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2007 media releases

Inland Revenue welcomes 'Trinity' court ruling
13 June 2007

Inland Revenue said today it is pleased that two judgments released by the Court of Appeal this week have upheld Inland Revenue's approach to the "Trinity" forestry investment scheme.

Karen Whitiskie, Director Litigation, says the judgments send a clear message that investors should not enter investment schemes principally looking for tax benefits above business purposes.

The first judgment (CA21/05) dismissed the appeal and ordered the appellants to pay to the Commissioner of Inland Revenue total costs of $30,000.

The second judgment (CA32/06), about the Commissioner's ability to settle tax litigation with taxpayers, was also dismissed and total costs of $6000 were awarded against the taxpayers.

Karen Whitiskie said that up to $3.7 billion dollars of tax revenue was at risk if the scheme had run its 50-year course.

"The Court of Appeal has now upheld the earlier High Court finding that the scheme was tax avoidance," she said.

"The clear message to investors is that if something sounds too good to be true and is offering fantastic tax benefits.......... think twice.

"The taxpayers in the test cases will not only have to pay the tax, but also interest on that tax, and 100% shortfall penalties."

The scheme involved 200-300 taxpayers, from which a small number were selected as test cases.

The Court of Appeal judgment acknowledges that the Trinity scheme is clever........."But this cleverness should not be allowed to obscure the reality that this particular emperor has no clothes....  It is clear that the real purpose of the arrangement is not the conduct of a forestry business for profit, but rather generation of spectacular tax benefits."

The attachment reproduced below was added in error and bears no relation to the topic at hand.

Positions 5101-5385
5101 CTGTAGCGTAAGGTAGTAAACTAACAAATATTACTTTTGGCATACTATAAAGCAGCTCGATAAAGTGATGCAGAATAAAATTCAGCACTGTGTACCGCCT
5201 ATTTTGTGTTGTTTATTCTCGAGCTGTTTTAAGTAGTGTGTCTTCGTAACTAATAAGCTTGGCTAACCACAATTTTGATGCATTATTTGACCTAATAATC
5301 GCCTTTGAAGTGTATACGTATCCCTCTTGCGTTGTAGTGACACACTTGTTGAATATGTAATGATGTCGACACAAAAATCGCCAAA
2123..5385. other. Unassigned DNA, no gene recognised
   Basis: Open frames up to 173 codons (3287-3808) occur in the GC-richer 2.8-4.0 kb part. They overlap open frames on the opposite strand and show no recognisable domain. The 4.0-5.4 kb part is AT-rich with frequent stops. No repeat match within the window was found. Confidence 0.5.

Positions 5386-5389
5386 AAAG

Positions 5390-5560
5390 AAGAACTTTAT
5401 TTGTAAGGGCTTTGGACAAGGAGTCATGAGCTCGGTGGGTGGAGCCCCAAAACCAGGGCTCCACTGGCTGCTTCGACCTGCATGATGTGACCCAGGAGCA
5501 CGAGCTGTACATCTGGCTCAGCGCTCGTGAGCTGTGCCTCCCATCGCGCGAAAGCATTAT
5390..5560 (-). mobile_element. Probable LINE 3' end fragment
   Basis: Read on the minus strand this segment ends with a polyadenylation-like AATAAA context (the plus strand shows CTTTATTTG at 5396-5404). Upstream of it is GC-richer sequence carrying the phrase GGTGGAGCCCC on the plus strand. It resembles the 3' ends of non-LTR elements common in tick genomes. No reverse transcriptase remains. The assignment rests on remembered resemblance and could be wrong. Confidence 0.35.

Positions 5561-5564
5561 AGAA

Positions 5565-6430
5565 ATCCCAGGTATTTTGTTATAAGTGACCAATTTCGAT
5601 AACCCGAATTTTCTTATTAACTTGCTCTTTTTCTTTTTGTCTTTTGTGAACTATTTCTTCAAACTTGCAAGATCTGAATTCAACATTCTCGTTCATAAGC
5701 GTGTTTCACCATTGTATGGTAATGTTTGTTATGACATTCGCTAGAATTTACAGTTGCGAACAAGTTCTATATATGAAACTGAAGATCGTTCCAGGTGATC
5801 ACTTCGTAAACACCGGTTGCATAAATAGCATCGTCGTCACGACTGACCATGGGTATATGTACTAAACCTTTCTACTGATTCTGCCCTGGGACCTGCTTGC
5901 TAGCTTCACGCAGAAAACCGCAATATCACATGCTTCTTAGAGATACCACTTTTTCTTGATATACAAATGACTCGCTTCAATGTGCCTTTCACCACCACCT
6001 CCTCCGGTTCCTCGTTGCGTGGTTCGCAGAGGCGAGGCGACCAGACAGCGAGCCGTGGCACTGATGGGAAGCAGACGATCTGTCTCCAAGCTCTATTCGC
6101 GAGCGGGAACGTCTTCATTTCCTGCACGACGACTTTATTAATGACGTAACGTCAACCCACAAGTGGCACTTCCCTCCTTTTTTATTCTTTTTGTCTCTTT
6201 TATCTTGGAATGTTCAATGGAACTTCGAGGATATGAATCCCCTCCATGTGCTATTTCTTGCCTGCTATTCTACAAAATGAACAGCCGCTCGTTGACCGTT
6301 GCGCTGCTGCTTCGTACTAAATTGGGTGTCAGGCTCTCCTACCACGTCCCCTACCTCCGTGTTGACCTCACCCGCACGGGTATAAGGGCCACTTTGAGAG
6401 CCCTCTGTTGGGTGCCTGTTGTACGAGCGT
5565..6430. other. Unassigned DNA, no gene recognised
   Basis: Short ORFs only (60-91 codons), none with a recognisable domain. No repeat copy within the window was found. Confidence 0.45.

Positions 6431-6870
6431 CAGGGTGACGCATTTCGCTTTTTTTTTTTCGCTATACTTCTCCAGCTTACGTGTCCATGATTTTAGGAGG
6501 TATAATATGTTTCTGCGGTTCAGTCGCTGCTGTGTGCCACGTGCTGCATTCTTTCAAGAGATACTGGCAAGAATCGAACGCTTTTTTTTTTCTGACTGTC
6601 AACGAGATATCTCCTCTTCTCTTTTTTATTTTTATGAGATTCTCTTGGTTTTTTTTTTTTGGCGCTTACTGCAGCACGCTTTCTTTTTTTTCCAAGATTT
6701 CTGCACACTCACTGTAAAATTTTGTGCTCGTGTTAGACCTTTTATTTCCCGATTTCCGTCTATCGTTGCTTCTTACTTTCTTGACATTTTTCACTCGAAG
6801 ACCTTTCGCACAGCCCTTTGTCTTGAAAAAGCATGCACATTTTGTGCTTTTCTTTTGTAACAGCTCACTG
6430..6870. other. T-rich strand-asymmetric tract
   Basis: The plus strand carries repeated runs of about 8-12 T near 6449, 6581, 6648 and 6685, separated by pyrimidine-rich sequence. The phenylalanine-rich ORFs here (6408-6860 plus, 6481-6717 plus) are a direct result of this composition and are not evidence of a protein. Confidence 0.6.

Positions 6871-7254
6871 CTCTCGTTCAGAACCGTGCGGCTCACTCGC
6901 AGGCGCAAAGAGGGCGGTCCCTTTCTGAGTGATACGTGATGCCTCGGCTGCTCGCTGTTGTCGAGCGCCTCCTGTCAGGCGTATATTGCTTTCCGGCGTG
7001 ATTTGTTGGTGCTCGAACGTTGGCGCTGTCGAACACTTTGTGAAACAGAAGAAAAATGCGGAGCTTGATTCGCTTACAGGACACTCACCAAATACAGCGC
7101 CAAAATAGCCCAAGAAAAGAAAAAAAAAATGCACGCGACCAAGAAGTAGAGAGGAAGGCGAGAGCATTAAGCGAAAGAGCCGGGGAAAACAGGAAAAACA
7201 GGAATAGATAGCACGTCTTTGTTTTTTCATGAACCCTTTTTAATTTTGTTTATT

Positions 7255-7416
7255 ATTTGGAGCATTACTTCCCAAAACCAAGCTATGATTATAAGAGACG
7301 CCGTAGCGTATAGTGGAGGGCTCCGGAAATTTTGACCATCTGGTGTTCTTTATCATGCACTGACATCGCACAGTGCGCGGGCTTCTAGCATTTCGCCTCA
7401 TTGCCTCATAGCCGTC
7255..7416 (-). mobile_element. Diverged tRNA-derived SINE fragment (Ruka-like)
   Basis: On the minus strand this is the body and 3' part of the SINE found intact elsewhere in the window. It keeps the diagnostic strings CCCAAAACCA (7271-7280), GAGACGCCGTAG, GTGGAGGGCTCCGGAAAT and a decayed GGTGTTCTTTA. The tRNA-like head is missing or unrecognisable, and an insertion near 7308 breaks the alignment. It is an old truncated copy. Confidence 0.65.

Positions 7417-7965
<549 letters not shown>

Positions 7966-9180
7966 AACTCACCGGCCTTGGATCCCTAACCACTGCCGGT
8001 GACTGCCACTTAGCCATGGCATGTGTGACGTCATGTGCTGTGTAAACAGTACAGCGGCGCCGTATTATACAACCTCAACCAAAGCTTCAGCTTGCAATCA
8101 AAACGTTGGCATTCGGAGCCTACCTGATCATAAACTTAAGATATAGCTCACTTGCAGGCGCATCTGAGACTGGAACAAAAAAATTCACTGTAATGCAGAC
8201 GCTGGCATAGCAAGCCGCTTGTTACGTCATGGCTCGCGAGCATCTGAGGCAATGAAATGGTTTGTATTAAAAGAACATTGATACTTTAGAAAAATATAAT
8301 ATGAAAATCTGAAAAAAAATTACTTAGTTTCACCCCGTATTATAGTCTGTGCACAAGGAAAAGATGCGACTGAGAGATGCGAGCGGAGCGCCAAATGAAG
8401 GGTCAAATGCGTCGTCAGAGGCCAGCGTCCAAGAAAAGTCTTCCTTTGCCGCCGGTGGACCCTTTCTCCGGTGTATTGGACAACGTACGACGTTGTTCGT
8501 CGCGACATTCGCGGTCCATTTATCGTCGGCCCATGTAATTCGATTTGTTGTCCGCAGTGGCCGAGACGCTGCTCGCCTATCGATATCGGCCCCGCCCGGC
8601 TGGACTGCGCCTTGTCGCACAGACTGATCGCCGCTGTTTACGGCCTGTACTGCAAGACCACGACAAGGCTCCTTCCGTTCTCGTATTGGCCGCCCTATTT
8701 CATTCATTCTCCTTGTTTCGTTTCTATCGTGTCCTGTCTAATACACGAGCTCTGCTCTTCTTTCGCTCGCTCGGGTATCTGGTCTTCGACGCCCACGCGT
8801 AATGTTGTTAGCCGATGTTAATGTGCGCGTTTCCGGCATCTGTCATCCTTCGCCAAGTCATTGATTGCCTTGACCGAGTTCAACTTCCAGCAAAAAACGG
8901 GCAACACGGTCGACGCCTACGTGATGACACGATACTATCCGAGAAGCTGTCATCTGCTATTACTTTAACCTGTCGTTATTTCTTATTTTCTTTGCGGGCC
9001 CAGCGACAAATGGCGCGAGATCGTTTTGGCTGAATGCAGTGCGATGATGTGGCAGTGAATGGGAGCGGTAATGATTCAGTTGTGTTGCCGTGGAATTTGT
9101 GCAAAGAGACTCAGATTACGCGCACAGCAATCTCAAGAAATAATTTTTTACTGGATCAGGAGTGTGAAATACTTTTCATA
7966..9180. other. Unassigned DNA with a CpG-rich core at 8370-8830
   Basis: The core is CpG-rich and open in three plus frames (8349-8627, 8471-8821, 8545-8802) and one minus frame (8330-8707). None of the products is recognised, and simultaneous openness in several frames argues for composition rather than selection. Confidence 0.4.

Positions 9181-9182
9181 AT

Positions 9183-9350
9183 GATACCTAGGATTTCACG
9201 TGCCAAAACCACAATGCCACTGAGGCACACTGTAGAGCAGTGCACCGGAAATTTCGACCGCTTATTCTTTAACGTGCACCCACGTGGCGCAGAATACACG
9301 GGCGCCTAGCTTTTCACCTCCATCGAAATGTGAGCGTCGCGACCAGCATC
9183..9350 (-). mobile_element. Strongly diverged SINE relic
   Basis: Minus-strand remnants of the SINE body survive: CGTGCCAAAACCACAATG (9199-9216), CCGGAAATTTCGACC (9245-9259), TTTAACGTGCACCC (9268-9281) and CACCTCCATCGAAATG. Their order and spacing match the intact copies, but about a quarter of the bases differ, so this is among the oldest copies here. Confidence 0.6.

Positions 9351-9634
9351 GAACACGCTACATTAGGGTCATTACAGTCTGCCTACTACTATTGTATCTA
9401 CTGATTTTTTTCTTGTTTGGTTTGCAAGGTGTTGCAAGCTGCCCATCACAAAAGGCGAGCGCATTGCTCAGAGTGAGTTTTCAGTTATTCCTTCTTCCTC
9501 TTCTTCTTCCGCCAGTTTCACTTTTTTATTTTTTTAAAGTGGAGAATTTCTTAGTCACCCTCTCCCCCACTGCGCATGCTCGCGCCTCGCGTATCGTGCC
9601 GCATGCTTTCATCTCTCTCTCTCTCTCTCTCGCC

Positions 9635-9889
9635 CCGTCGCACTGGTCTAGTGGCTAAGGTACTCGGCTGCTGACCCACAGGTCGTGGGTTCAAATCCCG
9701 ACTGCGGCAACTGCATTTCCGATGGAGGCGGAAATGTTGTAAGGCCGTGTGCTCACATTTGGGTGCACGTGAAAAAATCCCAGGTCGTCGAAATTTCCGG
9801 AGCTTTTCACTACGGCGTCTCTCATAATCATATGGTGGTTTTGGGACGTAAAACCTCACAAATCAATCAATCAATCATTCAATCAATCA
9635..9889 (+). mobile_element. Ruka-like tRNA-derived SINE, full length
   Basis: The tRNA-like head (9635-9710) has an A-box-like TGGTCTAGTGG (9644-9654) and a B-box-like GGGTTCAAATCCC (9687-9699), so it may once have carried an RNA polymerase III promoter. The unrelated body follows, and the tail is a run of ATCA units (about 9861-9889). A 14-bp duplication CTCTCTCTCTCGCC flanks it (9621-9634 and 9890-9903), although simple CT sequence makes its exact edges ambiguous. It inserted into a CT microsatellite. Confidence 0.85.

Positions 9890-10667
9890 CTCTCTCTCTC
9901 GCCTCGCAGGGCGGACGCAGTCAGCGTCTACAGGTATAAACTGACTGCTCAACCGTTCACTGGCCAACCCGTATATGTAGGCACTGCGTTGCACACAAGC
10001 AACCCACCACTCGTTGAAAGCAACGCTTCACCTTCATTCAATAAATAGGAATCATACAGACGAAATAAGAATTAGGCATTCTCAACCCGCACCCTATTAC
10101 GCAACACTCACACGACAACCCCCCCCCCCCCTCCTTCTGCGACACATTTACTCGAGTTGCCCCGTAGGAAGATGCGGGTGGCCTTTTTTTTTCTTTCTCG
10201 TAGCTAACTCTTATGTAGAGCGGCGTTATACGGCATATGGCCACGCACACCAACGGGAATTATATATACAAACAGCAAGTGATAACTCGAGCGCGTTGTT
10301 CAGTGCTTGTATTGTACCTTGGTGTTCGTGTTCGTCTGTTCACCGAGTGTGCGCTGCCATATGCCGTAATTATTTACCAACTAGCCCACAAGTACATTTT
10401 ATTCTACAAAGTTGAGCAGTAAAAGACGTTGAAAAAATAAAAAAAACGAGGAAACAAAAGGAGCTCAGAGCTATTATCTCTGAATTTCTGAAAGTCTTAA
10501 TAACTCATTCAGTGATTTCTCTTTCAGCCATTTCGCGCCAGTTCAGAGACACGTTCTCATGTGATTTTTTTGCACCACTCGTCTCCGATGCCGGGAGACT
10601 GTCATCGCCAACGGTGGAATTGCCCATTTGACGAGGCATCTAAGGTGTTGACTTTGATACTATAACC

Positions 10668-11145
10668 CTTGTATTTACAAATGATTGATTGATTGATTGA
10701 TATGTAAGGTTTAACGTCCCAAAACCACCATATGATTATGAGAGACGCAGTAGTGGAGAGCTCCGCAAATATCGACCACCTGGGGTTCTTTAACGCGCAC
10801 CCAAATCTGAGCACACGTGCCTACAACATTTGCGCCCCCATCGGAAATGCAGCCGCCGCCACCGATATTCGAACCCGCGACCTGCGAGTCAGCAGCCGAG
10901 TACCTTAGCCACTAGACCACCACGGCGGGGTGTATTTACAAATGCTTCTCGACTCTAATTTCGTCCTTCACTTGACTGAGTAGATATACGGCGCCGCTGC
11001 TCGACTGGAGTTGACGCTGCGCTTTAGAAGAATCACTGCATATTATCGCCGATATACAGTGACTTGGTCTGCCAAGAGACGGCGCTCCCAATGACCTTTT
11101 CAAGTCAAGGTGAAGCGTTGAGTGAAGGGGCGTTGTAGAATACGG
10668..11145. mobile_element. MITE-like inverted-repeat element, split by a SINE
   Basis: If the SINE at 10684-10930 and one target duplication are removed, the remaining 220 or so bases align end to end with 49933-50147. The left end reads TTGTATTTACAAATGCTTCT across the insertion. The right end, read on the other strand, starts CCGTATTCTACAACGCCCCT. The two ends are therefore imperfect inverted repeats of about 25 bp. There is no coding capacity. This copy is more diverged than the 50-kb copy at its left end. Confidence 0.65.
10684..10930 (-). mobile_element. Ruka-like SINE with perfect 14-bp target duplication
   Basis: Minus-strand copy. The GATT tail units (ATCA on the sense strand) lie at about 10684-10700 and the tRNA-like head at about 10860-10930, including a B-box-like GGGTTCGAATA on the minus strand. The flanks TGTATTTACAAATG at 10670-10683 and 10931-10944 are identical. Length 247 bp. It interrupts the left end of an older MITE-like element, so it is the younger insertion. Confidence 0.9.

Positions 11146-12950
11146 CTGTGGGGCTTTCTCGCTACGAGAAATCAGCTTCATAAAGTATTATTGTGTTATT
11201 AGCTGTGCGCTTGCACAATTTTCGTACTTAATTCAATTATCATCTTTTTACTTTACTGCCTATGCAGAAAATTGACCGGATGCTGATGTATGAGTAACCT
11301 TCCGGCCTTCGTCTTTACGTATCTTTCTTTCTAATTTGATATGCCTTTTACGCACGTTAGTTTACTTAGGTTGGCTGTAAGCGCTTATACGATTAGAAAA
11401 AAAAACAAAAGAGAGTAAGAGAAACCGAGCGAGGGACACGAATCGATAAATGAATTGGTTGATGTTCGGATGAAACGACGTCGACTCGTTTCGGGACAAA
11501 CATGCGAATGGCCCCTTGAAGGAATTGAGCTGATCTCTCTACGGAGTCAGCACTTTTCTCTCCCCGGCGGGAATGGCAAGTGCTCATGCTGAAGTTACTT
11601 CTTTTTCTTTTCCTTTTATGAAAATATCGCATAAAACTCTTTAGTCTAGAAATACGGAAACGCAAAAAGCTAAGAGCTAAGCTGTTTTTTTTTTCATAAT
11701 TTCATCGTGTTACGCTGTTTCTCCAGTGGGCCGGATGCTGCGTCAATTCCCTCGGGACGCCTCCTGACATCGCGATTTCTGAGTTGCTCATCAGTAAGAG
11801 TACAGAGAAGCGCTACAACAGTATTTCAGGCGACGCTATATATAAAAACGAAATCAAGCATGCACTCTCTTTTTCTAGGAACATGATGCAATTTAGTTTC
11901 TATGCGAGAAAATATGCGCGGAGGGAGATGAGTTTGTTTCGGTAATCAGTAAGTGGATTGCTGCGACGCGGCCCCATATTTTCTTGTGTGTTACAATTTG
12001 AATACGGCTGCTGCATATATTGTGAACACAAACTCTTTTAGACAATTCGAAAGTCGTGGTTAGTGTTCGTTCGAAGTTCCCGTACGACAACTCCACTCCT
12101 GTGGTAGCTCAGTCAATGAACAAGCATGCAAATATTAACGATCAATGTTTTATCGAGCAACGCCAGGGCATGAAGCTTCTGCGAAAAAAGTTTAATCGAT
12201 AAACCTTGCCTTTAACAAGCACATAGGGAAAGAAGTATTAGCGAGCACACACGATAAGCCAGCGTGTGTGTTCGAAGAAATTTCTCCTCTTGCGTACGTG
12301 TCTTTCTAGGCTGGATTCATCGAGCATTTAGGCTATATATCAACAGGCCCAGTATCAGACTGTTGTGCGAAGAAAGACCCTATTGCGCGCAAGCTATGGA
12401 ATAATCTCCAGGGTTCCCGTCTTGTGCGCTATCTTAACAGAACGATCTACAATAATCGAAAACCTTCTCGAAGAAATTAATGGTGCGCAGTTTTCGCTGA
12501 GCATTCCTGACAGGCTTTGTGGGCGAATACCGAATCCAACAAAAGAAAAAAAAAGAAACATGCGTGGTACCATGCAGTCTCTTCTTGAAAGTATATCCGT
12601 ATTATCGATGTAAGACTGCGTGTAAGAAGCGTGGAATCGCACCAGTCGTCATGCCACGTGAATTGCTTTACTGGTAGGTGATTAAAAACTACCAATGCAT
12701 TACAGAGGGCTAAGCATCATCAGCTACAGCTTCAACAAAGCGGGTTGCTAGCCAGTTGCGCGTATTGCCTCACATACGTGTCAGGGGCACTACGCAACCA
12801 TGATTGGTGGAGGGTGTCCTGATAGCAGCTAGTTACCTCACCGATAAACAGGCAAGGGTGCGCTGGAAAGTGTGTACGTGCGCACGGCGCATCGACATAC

Ms Whitiskie said investigations and litigation staff at Inland Revenue are delighted with the result as it endorses their hard work over almost 10 years, which has potentially saved the New Zealand tax base billions of dollars.

It is not yet known whether the taxpayers will seek leave to appeal to the Supreme Court.



The case was heard by the Court of Appeal from 4 - 8 September 2006. 

The Trinity scheme - named after the companies associated with the scheme - was  Inland Revenue's largest-ever tax litigation success, eclipsing the $226 million ACTONZ software scheme case, which Inland Revenue won in 2003. 

Investors in Trinity bought a 50-year licence to grow Douglas fir trees on land owned by the Trinity Foundation companies, and agreed to pay a licence fee of $2 million a hectare, in 2047 when the trees were harvested.  Investors depreciated the $2 million a hectare fee, a claim challenged by Inland Revenue.  The scheme also involved an insurance policy with a British Virgin Islands-based company, the cost of which was also claimed as an upfront deduction.

The case was litigated in the High Court in 2004. In his judgment released on 20 December 2004 Justice Venning stated that, "the dominant purpose of the arrangement was tax avoidance". He also supported Inland Revenue's position on shortfall penalties, saying these had been "properly imposed...on the basis the plaintiffs took an abusive tax position."





 Alison Welch

(04 890 1698)

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Communications and Inquiry
Inland Revenue

To make a media query:
Phone 04 890 1698 or email
Please note, the email address is only for enquiries from the news media. It is monitored during normal business hours 8am - 5pm Monday to Friday.

P O Box 2198
Wellington 6140
New Zealand

Date published: 13 Jun 2007

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